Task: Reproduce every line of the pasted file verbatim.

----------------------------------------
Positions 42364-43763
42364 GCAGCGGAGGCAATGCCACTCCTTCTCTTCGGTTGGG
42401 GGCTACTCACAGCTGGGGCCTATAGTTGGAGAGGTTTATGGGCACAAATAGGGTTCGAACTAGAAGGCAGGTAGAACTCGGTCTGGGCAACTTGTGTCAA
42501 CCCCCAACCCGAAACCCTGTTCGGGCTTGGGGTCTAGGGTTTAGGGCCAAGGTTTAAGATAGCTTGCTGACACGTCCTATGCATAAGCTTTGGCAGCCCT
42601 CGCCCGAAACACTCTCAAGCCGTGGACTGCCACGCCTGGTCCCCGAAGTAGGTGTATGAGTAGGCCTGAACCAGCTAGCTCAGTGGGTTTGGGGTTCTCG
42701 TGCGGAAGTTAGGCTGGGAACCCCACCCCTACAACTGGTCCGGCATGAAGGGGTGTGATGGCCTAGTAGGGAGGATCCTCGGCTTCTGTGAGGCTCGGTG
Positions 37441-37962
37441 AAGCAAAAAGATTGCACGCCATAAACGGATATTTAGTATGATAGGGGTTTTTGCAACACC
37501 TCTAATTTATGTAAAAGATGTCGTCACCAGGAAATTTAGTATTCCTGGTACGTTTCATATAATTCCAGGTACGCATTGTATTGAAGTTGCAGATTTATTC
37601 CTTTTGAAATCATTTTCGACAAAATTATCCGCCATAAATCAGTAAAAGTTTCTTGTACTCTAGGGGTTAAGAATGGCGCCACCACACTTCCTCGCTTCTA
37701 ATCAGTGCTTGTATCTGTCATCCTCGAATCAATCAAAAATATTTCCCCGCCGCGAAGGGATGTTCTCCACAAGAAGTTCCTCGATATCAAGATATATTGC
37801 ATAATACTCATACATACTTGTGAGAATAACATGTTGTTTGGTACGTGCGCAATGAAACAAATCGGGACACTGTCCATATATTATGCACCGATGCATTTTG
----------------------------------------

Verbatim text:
Positions 42364-43763
42364 GCAGCGGAGGCAATGCCACTCCTTCTCTTCGGTTGGG
42401 GGCTACTCACAGCTGGGGCCTATAGTTGGAGAGGTTTATGGGCACAAATAGGGTTCGAACTAGAAGGCAGGTAGAACTCGGTCTGGGCAACTTGTGTCAA
42501 CCCCCAACCCGAAACCCTGTTCGGGCTTGGGGTCTAGGGTTTAGGGCCAAGGTTTAAGATAGCTTGCTGACACGTCCTATGCATAAGCTTTGGCAGCCCT
42601 CGCCCGAAACACTCTCAAGCCGTGGACTGCCACGCCTGGTCCCCGAAGTAGGTGTATGAGTAGGCCTGAACCAGCTAGCTCAGTGGGTTTGGGGTTCTCG
42701 TGCGGAAGTTAGGCTGGGAACCCCACCCCTACAACTGGTCCGGCATGAAGGGGTGTGATGGCCTAGTAGGGAGGATCCTCGGCTTCTGTGAGGCTCGGTG
Positions 37441-37962
37441 AAGCAAAAAGATTGCACGCCATAAACGGATATTTAGTATGATAGGGGTTTTTGCAACACC
37501 TCTAATTTATGTAAAAGATGTCGTCACCAGGAAATTTAGTATTCCTGGTACGTTTCATATAATTCCAGGTACGCATTGTATTGAAGTTGCAGATTTATTC
37601 CTTTTGAAATCATTTTCGACAAAATTATCCGCCATAAATCAGTAAAAGTTTCTTGTACTCTAGGGGTTAAGAATGGCGCCACCACACTTCCTCGCTTCTA
37701 ATCAGTGCTTGTATCTGTCATCCTCGAATCAATCAAAAATATTTCCCCGCCGCGAAGGGATGTTCTCCACAAGAAGTTCCTCGATATCAAGATATATTGC
37801 ATAATACTCATACATACTTGTGAGAATAACATGTTGTTTGGTACGTGCGCAATGAAACAAATCGGGACACTGTCCATATATTATGCACCGATGCATTTTG